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The Iranian women's uprising that prompted arrests and deaths is difficult to watch.
It started with 22-year-old Mahsa Amini's death in the custody of Iran's morality police. She'd been arrested for allowing hair strands to escape her traditional hajib.
Why would relations between Iranian women and its rulers come to this? When will Islam's religious leaders and political powers realize that when it comes to women's rights, it is impossible for things to remain the same?
Local oppression cannot be hidden, nor can it be argued as a local problem. Islam, like all religions, must contend with modern times and the incessant, innate human quest for fundamental rights. With the world's global communications, increased education and the freedom to engage in global exchange, people cannot be kept in the dark about what happens in the rest of the world. The world is utterly transparent on issues of human dignity, justice and freedom.
The issues are religious as well as traditional. Nowhere in most major religions, including Islam, is the quest for fundamental rights and freedom barred as an act against a god. Traditionally, men in many cultures have oppressed, subjugated or denied women their freedoms and still do, which is perplexing. Combining the two is a lethal cocktail. The Iranian struggle for human freedom comes in a majority Islamic government where the male Mullah's word is final on issues of women's culture.
While the world cheers Iranian women who revolt for their rights, they must not turn their struggle into an attack on their religion nor on other women who want to wear the hijab freely and not by force.
In my country of India, for example, exactly the opposite development is at work. In India's vastly diverse populace, we have both hijab-wearing and hijab-ignoring Muslim students. But in the state of Karnataka, the government banned Muslim girls from wearing the hijab to school. As a result, many Muslim girls are fighting for the right to wear the hijab at school. The case has now landed in the Supreme Court.
Some dress codes are understandable. Wearing a burqa has become extremely complex both in Muslim and other nations because of the ability for wearers to hide their features and bodies. Reports abound of both men and women terrorists hiding themselves under the burqa to carry out violence. Today's security concerns make it extremely difficult to allow this.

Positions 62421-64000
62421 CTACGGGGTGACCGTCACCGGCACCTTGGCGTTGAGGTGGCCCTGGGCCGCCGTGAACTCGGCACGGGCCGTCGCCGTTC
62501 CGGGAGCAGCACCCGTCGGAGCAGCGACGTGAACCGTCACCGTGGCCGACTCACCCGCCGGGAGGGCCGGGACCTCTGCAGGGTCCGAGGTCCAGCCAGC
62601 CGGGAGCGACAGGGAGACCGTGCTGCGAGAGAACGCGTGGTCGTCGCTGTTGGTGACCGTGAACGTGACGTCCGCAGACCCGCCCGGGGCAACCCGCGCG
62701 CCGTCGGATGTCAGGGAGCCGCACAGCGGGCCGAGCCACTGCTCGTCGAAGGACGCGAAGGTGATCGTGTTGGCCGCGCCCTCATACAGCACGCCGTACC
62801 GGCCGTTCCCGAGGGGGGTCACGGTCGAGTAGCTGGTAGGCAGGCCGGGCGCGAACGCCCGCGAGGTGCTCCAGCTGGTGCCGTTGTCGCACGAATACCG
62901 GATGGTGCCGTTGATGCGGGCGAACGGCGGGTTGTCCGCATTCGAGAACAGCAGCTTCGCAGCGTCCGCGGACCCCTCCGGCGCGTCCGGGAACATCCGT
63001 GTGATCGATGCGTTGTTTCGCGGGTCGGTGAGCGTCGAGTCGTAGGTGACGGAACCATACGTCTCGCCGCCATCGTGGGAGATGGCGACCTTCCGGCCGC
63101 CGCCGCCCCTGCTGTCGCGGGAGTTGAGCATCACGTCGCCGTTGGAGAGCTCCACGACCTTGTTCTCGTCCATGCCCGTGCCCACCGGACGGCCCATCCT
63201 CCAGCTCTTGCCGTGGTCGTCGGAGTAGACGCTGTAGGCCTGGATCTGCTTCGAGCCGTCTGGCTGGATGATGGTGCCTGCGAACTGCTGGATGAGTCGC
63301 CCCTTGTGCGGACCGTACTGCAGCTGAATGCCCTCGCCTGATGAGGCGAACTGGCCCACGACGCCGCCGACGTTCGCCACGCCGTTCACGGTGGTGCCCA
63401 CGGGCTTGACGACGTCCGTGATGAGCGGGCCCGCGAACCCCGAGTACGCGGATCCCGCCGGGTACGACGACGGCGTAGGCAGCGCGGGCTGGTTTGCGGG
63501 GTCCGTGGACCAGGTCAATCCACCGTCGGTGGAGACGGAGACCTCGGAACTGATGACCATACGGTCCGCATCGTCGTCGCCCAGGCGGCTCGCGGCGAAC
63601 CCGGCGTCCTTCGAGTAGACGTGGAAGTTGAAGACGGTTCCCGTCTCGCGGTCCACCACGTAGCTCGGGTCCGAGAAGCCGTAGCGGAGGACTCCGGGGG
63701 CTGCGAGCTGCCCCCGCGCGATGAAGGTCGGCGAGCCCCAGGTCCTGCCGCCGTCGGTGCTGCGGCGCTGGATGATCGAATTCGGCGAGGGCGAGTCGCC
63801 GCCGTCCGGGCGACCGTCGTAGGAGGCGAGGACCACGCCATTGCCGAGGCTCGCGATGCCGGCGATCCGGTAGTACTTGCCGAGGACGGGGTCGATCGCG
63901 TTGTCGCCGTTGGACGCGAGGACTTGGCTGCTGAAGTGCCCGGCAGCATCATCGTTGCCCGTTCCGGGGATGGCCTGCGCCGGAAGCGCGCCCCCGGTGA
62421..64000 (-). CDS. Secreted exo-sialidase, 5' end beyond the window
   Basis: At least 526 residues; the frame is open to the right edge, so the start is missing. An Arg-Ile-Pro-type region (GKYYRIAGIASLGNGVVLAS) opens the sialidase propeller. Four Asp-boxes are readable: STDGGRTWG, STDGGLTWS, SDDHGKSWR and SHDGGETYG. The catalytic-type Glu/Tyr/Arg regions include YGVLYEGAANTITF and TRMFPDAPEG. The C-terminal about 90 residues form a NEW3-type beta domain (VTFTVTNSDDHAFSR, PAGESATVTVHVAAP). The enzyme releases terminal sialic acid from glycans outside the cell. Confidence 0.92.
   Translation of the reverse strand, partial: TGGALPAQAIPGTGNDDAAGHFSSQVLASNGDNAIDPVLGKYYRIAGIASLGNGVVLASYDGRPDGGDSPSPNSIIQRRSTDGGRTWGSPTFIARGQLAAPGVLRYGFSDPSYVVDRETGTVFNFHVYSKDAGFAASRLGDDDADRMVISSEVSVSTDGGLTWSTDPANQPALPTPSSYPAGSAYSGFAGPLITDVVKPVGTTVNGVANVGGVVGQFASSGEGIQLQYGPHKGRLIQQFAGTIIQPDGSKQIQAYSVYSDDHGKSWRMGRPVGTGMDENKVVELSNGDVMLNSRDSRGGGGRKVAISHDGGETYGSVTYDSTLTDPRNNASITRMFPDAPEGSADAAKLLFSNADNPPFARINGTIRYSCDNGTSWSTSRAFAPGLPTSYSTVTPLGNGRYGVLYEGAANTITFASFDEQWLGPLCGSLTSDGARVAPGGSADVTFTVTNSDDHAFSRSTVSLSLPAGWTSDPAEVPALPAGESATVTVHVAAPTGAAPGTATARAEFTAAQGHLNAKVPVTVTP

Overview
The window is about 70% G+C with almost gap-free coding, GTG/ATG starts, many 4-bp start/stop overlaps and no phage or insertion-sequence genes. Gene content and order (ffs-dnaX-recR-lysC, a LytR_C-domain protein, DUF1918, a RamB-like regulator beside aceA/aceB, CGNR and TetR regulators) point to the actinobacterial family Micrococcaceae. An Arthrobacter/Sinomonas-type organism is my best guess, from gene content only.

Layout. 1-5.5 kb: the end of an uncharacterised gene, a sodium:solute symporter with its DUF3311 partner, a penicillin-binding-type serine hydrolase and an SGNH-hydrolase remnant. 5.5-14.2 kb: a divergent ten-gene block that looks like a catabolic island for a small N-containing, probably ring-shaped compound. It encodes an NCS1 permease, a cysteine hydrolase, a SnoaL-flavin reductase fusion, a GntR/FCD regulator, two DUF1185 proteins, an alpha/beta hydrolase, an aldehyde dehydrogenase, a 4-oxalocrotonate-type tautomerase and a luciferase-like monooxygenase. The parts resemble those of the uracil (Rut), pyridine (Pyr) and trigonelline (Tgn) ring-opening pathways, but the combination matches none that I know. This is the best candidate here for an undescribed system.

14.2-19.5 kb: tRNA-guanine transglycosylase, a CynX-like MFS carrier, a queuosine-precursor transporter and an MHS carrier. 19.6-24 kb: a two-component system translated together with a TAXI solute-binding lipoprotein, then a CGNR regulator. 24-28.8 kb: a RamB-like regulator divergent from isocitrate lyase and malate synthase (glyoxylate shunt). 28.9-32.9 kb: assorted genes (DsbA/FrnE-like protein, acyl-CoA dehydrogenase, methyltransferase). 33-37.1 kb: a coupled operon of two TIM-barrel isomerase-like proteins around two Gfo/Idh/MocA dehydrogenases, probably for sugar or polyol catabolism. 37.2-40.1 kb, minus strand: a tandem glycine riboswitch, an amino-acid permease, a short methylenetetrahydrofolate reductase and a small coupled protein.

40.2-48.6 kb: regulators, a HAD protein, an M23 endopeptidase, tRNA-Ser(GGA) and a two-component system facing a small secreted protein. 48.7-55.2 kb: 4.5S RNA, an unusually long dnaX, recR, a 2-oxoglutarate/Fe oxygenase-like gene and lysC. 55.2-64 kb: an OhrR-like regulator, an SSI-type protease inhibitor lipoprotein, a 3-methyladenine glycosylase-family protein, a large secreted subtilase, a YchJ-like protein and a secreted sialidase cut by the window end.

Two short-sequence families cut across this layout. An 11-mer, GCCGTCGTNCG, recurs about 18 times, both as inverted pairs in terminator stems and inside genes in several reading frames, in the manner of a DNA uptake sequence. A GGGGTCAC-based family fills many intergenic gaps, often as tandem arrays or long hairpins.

In the case of the hijab, however, critics allege that it is being driven by the Hindu party that is in power in the state. The same government recently passed a stringent anti-conversion law directed mostly against Christians.
As a matter of human freedoms, doesn't the right to wear or not to wear a religious symbol should fall to a decision by the women themselves and not to the State legislature? Will religions put blanket restrictions on dress codes in countries like France and the UK? Can a Christian woman be prevented from wearing a cross? Or a Sikh prevented from wearing a turban?
In these troubled times, as the world copes with the after-effects of the COVID pandemic, a faltering world economy, a senseless war and China's tensions over Taiwan, it is more important for religious leaders to compromise aspects of culture for the sake of protecting life. When for the sake of security procedures, we are asked to comply, we must not take offense or automatically associate it with discrimination.
What the world desperately needs today are religious and political leaders who adopt as their chief priority the seeking of peace among their peoples. Without civil harmony we risk spiraling down into further religious intolerance and violence, and risk the highest good of all people worldwide.
Archbishop Joseph D'Souza is an internationally renowned human and civil rights activist. He is the founder of Dignity Freedom Network, an organization that advocates for and delivers humanitarian aid to the marginalized and outcastes of South Asia. He is archbishop of the Anglican Good Shepherd Church of India and serves as the president of the All India Christian Council.
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